We usually only include our own experiences in these reports but to be quite honest, one of our goals in going to Koh Chang was to spend a lot of time not doing anything except relaxing and chilling out. Happy to report: Mission accomplished!
So in the interest of providing a more complete list of what there actually is to do there, this discussion will have 2 points of reference:
1. Things YOU COULD DO in Koh Chang
2. Things WE DID in Koh Chang
We like to snorkel and scuba dive and there are lots of opportunities for that around Koh Chang but we didn’t go even once. There is fishing from the beach or by charter boat but we didn’t go fishing either. Neither did we take long walks through the jungle to any of the numerous waterfalls or visit other natural attractions or temples or other religious sites on the island even though there are lots of opportunities for that in Koh Chang as well.
We had a lovely bungalow right on the beach at and only a few steps from the pool on one side and the hotel restaurant/bar on the other at Serenity Resort and in fact it was 2-days before we felt the need to even leave the grounds of the resort.
Our first venture from the resort was motivated by the desire to get one last elephant experience on this trip. We had already visited the Elephant Nature Park near Chiang Mai and the annual Surin Elephant Roundup but we wanted more.
Given that the literal translation of Koh Chang is Elephant Island, one might think that elephants are native to the island. They are not. We were told by one mahout that all elephants on Koh Chang are originally from Surin. The name actually comes from the vague similarity of the shape of the island to the animals and also Koh Chang’s size as one of the largest islands in Thailand.
However, probably partly from that name, the island has become a center for elephant camps. There are now 6 elephant camps on Koh Chang so an elephant “experience” is definitely one of the excursions many travelers enjoy.
We won’t go into great detail about the morality of elephant camps. None on the island reach the standard of true elephant sanctuary like the Elephant Nature Park near Chiang Mai where injured elephants are truly rescued.
Our research suggested that Ban Kwan Chang was the most ethical of all local Elephant Camps so we chose that one for our experience. And I will say that the elephants at Ban Kwan Chang appeared to be healthy and well treated. And the location deep in the jungle far removed from traffic and hotels created a peaceful setting for man and beast.
The tour began with a short orientation and then a ride of about 40 minutes over some hilly terrain with a stream running through it. It is always an interesting experience but to be perfectly honest, sitting on a bench on the back of a moving elephant is really not a comfortable ride. After about 10-minutes, we would have been happy to move on to the next activity.
The elephants trekked up and down some hills and through a stream in the jungle. The mahout was friendly and not abusive of the elephant and near the end of the trek he got off the elephant and walked ahead taking some photos of us.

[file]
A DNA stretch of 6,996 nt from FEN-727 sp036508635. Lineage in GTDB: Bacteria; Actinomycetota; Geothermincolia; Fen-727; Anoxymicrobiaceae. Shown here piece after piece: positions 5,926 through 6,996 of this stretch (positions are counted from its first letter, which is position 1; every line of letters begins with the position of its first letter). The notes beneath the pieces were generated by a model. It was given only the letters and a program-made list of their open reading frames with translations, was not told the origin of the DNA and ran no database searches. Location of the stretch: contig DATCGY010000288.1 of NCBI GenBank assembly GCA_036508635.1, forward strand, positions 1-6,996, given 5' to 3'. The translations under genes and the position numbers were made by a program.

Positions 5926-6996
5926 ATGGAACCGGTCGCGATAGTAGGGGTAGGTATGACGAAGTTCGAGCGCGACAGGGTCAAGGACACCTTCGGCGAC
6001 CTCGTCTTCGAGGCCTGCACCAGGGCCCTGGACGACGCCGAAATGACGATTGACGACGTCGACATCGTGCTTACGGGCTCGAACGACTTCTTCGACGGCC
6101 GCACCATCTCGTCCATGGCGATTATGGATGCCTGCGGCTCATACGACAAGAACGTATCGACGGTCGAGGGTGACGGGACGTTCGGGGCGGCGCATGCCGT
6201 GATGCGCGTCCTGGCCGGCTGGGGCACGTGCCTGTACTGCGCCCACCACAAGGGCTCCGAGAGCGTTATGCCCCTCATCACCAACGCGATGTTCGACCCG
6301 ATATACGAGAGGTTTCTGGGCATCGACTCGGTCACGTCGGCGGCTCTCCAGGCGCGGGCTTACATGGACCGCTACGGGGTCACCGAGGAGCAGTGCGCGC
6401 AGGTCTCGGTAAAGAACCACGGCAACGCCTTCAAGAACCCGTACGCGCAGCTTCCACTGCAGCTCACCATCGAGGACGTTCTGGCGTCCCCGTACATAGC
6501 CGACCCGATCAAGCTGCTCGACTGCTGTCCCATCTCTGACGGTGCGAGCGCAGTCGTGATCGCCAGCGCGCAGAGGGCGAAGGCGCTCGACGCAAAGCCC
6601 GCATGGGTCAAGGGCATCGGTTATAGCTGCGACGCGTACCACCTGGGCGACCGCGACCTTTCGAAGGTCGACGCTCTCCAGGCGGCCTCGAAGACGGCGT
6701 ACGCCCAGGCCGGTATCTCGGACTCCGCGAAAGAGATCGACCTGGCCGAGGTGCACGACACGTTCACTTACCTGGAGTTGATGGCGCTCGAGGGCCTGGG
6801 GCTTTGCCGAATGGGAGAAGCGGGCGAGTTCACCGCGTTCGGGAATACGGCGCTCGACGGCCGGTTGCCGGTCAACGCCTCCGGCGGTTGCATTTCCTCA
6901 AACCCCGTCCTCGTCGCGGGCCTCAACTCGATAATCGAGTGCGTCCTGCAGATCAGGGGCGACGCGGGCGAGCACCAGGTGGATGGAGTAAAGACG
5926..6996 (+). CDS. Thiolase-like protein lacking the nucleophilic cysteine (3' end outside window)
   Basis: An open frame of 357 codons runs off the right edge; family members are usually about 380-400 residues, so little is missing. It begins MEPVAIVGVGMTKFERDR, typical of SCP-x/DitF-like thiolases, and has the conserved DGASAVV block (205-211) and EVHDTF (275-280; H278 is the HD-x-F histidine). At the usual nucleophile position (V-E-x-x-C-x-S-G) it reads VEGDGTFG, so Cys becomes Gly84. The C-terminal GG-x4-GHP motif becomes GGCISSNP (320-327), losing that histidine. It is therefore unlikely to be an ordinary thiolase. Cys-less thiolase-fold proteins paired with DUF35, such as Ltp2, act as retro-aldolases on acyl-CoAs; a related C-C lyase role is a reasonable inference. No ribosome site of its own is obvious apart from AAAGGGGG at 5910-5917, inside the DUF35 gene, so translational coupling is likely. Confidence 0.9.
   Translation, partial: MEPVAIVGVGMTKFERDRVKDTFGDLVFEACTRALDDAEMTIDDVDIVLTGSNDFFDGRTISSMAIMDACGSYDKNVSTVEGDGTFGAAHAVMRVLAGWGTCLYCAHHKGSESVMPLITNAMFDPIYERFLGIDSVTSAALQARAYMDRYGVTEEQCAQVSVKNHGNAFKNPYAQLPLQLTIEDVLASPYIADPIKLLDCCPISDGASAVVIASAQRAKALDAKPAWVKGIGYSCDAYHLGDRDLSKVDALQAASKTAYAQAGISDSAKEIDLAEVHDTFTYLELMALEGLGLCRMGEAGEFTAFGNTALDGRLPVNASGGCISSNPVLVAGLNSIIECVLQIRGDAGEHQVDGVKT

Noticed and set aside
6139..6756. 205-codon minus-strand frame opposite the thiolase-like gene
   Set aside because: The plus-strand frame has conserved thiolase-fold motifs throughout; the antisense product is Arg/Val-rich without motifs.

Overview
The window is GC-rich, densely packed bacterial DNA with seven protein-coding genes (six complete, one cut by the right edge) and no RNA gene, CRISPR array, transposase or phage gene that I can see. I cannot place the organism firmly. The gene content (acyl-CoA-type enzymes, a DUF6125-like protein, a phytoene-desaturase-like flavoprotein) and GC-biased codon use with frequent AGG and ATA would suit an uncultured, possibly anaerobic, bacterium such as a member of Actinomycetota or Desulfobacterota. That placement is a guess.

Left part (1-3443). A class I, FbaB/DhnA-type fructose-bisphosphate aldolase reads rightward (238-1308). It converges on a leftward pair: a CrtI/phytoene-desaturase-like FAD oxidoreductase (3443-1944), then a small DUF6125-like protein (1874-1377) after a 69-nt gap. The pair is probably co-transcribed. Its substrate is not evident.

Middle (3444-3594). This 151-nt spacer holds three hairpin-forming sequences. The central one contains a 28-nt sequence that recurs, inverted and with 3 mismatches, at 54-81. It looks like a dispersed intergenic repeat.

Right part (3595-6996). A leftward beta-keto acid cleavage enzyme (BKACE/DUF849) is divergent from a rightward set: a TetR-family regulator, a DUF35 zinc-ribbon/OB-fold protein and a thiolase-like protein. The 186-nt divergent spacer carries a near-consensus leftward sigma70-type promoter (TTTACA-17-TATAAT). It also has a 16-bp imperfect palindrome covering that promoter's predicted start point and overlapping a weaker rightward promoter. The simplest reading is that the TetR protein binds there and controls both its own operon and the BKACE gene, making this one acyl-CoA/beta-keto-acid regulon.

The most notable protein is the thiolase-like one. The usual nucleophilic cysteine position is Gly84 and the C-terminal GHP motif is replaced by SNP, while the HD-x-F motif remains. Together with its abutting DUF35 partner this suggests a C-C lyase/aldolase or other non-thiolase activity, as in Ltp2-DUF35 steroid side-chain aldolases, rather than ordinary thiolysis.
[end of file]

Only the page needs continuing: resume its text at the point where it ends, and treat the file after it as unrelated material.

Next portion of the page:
When the trek was completed we spent a few minutes feeding bananas to the elephants and then came our favorite part of the trip: washing the elephants. Our group of 6 took a short walk from the center of the camp to a section of the stream where we met up with 2 large elephants. We entered the water in groups of 2 to each elephant and while the animal lay on its side we scrubbed its hide with brushes while standing beside or laying on top of them.
We got the distinct impression the elephants were enjoying the scrub as much as we were. In fact, IMHO, the park is missing the chance to market the washing of elephants as the primary activity rather than as a throw-in to the elephant walk.
Prices range from $25 USD for a 1-hour orientation and trek to approximately $40 USD for a 2-hour experience that includes the washing.
We’ve been to numerous camps in Lao and Thailand and while we thought the elephants in Ban Kwan Chang were generally well treated, we’ve made the decision that it will be the last time we take a ride on an elephant.
We’ve taken a lot of cooking classes in our travels and have to say this was one of the more informative and most organized classes we’ve ever taken. The resort arranged the booking and transportation for us to the lovely setting for the class on the grounds of the Blue Lagoon Bungalows Resort. While very close to the shoreline of the Gulf of Thailand on the western side of the island, the actual cooking school is right on the lagoon in a jungle setting.
Chef Ya has many years of experience in the kitchen including formal training at a culinary institute in Bangkok and took time during the class to school us on the many varieties and some of the technical characteristics of the different rices and gingers available to Thai chefs. She is a very nice person with a good sense of humor and very thorough in her preparations.
The cooking facilities and prep areas are first rate and we were aided in some of the prep work by several other ladies in the back kitchen. We were allowed to pick which dishes we wanted to cook and each of us got hands on experience prepping and cooking. We were also provided with a recipe book as a takeaway.
In our class we cooked Gaeng Som, Khou Soi (yellow curry noodle soup), Pad Thai, Massaman curry with chicken and Steamed Pumpkin with Coconut Custard. And if I say so myself, it was a delicious meal.